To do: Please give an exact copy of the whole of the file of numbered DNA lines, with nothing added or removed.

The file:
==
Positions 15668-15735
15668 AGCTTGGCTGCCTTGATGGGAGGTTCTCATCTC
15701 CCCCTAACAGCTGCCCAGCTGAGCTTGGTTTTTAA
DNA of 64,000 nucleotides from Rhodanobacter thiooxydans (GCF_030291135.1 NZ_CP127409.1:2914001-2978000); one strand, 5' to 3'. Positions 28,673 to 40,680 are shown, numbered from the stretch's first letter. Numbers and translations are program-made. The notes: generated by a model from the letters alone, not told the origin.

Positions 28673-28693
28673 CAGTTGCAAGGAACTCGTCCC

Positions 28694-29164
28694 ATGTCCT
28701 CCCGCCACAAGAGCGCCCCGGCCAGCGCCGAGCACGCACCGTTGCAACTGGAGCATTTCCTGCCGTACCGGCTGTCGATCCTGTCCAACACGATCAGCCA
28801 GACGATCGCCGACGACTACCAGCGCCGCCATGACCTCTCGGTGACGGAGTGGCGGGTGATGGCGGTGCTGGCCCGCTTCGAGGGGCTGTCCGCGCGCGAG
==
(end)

Positions 15668-15735
15668 AGCTTGGCTGCCTTGATGGGAGGTTCTCATCTC
15701 CCCCTAACAGCTGCCCAGCTGAGCTTGGTTTTTAA
DNA of 64,000 nucleotides from Rhodanobacter thiooxydans (GCF_030291135.1 NZ_CP127409.1:2914001-2978000); one strand, 5' to 3'. Positions 28,673 to 40,680 are shown, numbered from the stretch's first letter. Numbers and translations are program-made. The notes: generated by a model from the letters alone, not told the origin.

Positions 28673-28693
28673 CAGTTGCAAGGAACTCGTCCC

Positions 28694-29164
28694 ATGTCCT
28701 CCCGCCACAAGAGCGCCCCGGCCAGCGCCGAGCACGCACCGTTGCAACTGGAGCATTTCCTGCCGTACCGGCTGTCGATCCTGTCCAACACGATCAGCCA
28801 GACGATCGCCGACGACTACCAGCGCCGCCATGACCTCTCGGTGACGGAGTGGCGGGTGATGGCGGTGCTGGCCCGCTTCGAGGGGCTGTCCGCGCGCGAG